Monday, April 21, 2008

The Rift between Industry and Academia?

The gulf of difference in the research approach in the industry and the academia is markedly astounding. Recently there was this article on the Wired blog about how Google is losing grounds in advertising with the new Web 2.0 tools coming up. The article is here. It describes how, even with the rich and extensive user data as well as data about a person's online social activities (e.g. Orkut) Google has been sticking to its conventional "search" ideas to targeted advertising and therefore losing grounds monetarily.

I work on social networks broadly and my research deals tremendous impact on tomorrow's new definition of targeted advertising. So I am rather dumb-founded finding out how Google is targeting advertising in a social media simply based on analysis of the textual content. This might have several limitations:
  1. On a social media, the content on a person's page could be generated by the person or by his contacts or even by people who aren't related to the person in any way. Targeted advertising focused on the person and based on the textual content would therefore fail.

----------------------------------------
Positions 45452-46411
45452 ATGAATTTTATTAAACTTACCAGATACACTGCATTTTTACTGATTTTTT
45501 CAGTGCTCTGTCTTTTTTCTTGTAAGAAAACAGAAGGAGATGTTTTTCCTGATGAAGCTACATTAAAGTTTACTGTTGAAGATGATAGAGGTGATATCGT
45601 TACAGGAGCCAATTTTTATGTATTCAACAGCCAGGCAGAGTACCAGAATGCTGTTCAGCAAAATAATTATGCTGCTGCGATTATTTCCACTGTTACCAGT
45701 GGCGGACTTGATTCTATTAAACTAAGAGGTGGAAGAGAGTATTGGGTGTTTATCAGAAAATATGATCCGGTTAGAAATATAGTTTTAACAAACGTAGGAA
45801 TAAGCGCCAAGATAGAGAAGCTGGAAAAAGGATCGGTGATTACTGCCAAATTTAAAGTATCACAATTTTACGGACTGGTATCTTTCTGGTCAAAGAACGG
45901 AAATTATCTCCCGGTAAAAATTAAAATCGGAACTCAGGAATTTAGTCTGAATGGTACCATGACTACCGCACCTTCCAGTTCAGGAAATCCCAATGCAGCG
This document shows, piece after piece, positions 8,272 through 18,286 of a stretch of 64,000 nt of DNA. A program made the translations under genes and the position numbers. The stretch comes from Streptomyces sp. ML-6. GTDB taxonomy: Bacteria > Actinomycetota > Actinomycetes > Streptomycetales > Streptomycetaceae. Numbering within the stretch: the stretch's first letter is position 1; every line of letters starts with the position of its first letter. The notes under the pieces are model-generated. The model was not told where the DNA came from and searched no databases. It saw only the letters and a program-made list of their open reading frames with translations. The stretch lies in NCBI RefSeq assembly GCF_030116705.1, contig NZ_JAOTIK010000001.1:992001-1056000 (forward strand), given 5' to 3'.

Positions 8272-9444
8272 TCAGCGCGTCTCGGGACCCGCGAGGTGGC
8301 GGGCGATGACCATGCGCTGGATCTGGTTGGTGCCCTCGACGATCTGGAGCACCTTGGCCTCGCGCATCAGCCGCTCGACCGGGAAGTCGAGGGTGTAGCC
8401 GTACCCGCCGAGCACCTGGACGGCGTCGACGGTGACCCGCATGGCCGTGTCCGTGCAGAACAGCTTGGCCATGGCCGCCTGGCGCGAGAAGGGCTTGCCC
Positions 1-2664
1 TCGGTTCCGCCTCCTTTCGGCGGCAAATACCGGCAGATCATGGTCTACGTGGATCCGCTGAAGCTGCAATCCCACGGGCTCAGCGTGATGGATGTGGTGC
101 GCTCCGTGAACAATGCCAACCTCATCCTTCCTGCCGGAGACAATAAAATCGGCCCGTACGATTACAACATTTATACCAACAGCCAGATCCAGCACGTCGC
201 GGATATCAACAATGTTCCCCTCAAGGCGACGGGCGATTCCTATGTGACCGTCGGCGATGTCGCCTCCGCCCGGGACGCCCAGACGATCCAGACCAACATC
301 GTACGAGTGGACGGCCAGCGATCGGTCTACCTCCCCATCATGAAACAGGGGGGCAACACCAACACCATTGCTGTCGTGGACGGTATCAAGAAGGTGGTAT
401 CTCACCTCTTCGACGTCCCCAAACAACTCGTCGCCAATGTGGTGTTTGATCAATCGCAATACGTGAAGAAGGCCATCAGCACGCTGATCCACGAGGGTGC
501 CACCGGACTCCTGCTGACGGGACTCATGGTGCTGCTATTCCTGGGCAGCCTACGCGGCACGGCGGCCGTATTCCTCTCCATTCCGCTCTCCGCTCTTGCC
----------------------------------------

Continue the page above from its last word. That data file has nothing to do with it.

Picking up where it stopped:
2. The person might receive a lot of spam messages / scraps (note, certain people on a social network could be spam, which a conventional spam detection algorithm can't possibly find out; "splog detection" is a separate research area therefore). However the context of these spam is no way related to the user.
  3. In a very natural setting of the society, people acquire roles in communication. When I go a party, I know that Jane is the girl most outgoing and likely to know loads of people - a role culling out of Jane's interactions with people. Why not target such people for targeted advertising?
  4. The article apparently talks of a small company like a start-up which is exploiting this idea of Influencers in the social networking advertising domain. However, they are missing out on another interesting attribute of people in a social network - that some of us are more susceptible to certain kinds of information than others. Some of us are inherently vulnerable to the influencers.
This is the strong point of surprise and rift with the academia. We have known from simulations (ref. Duncan Watts) that flow of information in a social network depends on mining the vulnerable people as well. And through our work on MySpace (still ongoing work for a journal), we want to establish the empirical validity as well. But the interesting issue is, is the industry not aware of this powerful idea? Or they don't really care about it?

Google with its million Terrabytes of data, could actually work wonders in realizing a dream of putting social networks to very strong use beyond the commonplace "friend-of-friend" notion!

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